Politics

Mogoeng Mogoeng on Marikana massacre: 'It never should've happened'

Mogoeng Mogoeng on Marikana massacre: 'It never should've happened'

August 16 marks the day 34 mine workers were shot dead by police at Marikana during protracted protests for better wages. 

The massacre took place on August 16 2012 at the Lonmin platinum mine, where the mine workers were demanding a minimum salary of R12,000 a month.

When negotiations between workers and management reached a standstill, the workers engaged in strike action and the aftermath left a massive mark on the country, drawing comparisons to the 1960 Sharpeville massacre.

Seven years later, chief justice Mogoeng Mogoeng said the massacre should never have happened.

Speaking on the incident on SABC News, Mogoeng said it served as an example of poor South African leadership.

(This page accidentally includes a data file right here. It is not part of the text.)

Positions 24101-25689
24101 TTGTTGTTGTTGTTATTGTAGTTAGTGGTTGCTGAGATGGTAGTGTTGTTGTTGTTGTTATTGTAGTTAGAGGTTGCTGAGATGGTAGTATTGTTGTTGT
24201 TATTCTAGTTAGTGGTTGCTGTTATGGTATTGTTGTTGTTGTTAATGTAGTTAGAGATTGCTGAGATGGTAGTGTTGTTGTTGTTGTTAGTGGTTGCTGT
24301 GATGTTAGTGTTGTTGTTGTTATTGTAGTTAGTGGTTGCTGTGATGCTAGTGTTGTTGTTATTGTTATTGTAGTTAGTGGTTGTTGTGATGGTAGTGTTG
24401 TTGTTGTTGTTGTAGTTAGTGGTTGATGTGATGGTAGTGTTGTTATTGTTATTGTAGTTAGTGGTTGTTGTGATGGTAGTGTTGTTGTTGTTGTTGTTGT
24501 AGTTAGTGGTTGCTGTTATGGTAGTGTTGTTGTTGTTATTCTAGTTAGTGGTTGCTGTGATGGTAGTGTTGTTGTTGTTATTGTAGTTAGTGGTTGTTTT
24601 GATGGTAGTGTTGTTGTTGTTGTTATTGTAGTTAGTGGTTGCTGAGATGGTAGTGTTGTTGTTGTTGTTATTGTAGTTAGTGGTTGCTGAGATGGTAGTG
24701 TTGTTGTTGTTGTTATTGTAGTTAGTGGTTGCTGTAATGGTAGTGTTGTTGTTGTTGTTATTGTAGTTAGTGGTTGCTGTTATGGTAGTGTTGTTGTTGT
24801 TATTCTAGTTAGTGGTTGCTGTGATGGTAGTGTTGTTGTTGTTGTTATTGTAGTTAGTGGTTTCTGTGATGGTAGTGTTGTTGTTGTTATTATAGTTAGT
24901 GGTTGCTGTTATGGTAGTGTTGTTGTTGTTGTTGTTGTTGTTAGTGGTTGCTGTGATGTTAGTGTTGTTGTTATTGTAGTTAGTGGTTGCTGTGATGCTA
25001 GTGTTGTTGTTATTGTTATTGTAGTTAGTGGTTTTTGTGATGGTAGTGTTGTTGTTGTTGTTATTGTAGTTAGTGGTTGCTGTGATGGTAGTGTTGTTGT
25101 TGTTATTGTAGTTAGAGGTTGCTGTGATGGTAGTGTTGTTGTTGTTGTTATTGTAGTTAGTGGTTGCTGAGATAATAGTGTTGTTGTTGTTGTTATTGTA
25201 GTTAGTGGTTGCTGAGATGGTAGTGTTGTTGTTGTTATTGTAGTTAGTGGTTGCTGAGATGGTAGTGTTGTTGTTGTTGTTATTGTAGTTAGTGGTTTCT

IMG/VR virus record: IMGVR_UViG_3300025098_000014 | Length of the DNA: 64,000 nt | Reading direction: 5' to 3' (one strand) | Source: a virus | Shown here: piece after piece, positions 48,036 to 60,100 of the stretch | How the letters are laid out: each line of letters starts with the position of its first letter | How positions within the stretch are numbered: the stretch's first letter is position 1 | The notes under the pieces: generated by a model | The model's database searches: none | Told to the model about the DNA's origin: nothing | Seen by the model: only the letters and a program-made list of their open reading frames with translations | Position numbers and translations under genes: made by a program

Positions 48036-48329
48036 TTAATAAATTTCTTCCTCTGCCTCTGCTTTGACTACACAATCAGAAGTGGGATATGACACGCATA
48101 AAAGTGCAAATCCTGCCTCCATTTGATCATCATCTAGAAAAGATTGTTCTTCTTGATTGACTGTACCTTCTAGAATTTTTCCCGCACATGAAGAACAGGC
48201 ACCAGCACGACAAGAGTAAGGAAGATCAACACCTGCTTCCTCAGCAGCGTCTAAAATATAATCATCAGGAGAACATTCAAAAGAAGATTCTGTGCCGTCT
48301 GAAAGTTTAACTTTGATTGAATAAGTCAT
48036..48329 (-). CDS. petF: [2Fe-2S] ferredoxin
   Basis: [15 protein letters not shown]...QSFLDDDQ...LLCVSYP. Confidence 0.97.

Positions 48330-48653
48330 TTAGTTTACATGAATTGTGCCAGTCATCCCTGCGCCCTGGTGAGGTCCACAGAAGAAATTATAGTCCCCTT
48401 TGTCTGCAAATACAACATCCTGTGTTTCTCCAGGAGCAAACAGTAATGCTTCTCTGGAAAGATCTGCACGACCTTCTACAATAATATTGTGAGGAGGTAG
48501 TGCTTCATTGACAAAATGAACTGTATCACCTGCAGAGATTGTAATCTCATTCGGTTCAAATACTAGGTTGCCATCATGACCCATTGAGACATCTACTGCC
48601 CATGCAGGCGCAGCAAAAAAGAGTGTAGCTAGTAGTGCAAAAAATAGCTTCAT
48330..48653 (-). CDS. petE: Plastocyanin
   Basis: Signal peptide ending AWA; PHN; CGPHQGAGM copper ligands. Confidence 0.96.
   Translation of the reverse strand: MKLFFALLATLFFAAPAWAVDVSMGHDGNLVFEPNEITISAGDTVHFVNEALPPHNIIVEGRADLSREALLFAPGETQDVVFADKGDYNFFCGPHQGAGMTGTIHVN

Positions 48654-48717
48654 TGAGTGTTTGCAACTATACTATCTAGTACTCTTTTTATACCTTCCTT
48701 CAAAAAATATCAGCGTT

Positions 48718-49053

“Marikana is a typical example of how we handle South African problems. Many tragic situations that affect the lives of people are unattended to because we choose not to attend to them.

“We choose to be too careful not to offend. We choose to mind our own business, even if it means others are to suffer as a result,” he said.

Mogoeng raised questions about how the massacre and its aftermath were handled.

“Have we made it our business to make sure that everybody who was directly or indirectly involved in that tragic event was held accountable properly, or have we deployed our wisdom to manage the truth in such a way as to shift blame to those who have very little to protect themselves with?” he asked.

Remember Marikana

Thousands of South Africans took to social media to honour those who lost their lives in the massacre.

Here's a snapshot of what people are saying seven years on.